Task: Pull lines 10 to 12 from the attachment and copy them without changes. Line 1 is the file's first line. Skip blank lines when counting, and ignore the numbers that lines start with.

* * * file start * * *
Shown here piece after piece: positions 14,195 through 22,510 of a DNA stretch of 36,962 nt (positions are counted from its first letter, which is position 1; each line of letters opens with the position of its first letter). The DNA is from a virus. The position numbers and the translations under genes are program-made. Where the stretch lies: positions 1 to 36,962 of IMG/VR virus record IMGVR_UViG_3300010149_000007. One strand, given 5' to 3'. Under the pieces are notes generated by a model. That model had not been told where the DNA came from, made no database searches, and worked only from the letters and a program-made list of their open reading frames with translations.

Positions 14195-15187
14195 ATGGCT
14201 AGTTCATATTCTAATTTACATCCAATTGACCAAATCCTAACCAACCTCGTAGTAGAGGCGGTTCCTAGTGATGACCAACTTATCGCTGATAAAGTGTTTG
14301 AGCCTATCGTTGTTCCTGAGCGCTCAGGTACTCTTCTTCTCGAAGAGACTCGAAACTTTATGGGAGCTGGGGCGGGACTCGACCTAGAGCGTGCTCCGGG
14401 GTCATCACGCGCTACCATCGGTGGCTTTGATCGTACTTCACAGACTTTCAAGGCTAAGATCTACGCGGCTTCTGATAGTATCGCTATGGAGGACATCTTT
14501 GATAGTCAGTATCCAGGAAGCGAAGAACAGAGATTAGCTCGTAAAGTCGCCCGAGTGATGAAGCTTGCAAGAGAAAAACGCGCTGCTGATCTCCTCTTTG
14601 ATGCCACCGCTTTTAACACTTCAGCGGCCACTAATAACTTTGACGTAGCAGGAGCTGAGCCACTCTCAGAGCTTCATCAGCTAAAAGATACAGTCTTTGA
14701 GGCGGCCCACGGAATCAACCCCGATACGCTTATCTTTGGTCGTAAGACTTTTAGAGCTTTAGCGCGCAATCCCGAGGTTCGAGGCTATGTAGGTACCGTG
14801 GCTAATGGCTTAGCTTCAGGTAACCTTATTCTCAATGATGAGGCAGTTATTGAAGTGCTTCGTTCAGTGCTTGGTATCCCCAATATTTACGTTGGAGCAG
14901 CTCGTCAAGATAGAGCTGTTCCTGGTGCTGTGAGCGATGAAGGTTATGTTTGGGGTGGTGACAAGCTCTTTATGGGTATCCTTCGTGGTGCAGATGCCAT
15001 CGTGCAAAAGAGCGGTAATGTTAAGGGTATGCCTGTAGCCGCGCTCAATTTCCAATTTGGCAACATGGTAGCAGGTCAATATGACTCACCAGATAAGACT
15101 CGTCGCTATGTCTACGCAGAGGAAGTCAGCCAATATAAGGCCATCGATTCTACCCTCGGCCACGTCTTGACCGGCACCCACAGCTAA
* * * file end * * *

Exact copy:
14801 GCTAATGGCTTAGCTTCAGGTAACCTTATTCTCAATGATGAGGCAGTTATTGAAGTGCTTCGTTCAGTGCTTGGTATCCCCAATATTTACGTTGGAGCAG
14901 CTCGTCAAGATAGAGCTGTTCCTGGTGCTGTGAGCGATGAAGGTTATGTTTGGGGTGGTGACAAGCTCTTTATGGGTATCCTTCGTGGTGCAGATGCCAT
15001 CGTGCAAAAGAGCGGTAATGTTAAGGGTATGCCTGTAGCCGCGCTCAATTTCCAATTTGGCAACATGGTAGCAGGTCAATATGACTCACCAGATAAGACT